About this series: This is the eighth in a series of previews of Kansas University’s football team by position.
It’s not uncommon for Kansas University assistant coach Aaron Stamn to pull his players aside at practice to quiz them on defensive football.
Stamn, though, is the tight ends coach. And none of his players has taken a snap on defense in college.
“At first, they kind of looked at me like I might have been a little bit crazy,” Stamn said, “but it helped them understand how to play, because they knew what was going on in front of them.”
Stamn has been a coach for 10 years now, with half of his experience coming on defense and the other half coming on offense.
Over that time, he has learned that guys tend to play a lot faster if they understand how defenses are trying to stop them.
“I challenge them every day to be a smarter player than they were the day before,” Stamn said. “It’s just like when you go to college and you go to class, your teachers ask you to go home and study. It’s the same thing for us. Just ask them to be consistent and be good students of the game, and they’ll get on the field.”
Stamn said that he was fortunate this year in that he had a smart group tight ends, including junior Tim Biere, who caught three passes for 56 yards and a touchdown in the spring game.
Stamn said he was impressed by Biere’s ability to catch a pass in traffic while using his body to shield away smaller defenders.
“I really think Tim is going to sneak up on some people,” Stamn said. “I’m really looking forward to watching him in the fall.”
Biere also has been one of the most dependable tight ends in practice.
“If he makes a mistake, you pretty much know it, because he doesn’t make a whole lot of them,” Stamn said. “He will be a good leader for us for the next couple of years.”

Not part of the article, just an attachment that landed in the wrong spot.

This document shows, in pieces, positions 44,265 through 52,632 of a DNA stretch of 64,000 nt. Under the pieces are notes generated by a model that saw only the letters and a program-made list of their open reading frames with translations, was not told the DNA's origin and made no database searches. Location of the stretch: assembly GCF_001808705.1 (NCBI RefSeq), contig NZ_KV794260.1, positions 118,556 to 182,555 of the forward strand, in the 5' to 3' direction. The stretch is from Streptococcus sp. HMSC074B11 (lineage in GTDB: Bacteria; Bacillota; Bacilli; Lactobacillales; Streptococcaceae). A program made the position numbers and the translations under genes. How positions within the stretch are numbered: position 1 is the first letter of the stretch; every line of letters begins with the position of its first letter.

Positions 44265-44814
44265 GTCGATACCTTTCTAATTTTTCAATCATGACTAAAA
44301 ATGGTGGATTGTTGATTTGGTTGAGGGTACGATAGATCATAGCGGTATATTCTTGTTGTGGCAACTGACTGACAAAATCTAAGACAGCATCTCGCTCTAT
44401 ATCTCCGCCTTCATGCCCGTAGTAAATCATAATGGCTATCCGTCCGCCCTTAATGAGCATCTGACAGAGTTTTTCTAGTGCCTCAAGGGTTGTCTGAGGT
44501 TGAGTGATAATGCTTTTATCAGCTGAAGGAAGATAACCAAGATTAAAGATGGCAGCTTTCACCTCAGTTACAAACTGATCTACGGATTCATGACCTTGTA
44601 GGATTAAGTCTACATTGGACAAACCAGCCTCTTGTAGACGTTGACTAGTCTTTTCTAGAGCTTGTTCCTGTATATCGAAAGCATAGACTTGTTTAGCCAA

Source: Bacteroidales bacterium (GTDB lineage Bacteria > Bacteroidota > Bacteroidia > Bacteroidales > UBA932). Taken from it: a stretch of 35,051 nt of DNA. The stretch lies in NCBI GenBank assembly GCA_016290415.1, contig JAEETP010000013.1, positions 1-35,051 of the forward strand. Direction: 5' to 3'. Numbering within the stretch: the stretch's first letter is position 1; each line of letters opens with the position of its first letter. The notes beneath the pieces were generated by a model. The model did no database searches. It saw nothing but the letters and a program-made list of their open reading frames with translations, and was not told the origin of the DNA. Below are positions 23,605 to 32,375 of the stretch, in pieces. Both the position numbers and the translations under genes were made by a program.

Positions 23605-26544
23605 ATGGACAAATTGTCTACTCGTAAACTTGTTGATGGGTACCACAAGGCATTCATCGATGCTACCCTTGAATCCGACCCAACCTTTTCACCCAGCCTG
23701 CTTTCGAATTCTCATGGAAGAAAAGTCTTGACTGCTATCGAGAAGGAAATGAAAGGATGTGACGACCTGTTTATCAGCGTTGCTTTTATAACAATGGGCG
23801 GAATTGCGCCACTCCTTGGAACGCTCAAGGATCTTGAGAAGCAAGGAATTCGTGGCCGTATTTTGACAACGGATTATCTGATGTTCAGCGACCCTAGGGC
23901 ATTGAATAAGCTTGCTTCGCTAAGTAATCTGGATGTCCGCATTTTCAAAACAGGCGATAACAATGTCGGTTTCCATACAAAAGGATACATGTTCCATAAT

Junior A.J. Steward is learning on the job after transitioning from receiver to tight end a week after spring ball began.
Stamn said that, without a doubt, Steward was the fastest tight end with whom he’d ever worked.
“He’s got a fun skill set to work with as a coach, because he can do a lot of things very easily,” Stamn said. “It’s just the mental aspect of it, which he’s catching up with.”
Not only can Steward extend the field with his speed, he also has earned the reputation of being a good blocker. In fact, it was his block that freed up running back Angus Quigley for a 25-yard gain in the spring game — the longest run of the day.
“He can get out to the edge, and he can get some pathways going for the running backs,” Stamn said. “When we do things correctly in the running game, that can open himself for some bigger shots down the field, too, and some play-action things. I’m really looking forward to watching him play, too.”
Bradley Dedeaux, a 6-foot-3, 252-pound native of Midwest City, Okla., is the only senior in the group. Stamn said the three-year letterman is one of KU’s most powerful tight ends.
“I really hope he can get on the field a whole lot this year, because he’s another guy that I’ve been very impressed with,” Stamn said. “He tries to do the right things all the time.”
Meanwhile, Stamn said that Ted McNulty — a 6-foot-5, 230-pound junior — was one of the best tight ends during drills in practice.
“Ted is outstanding with everything technique-wise,” Stamn said. “I’ll put it this way: If Tim or A.J. or somebody were to get hurt, I don’t question those guys going into the football game, because what they proved in the springtime is that they could handle everything we threw at them, and they did it well.”
KU also has added true freshmen Trent Smiley and Jimmay Mundine to the tight-end position this fall.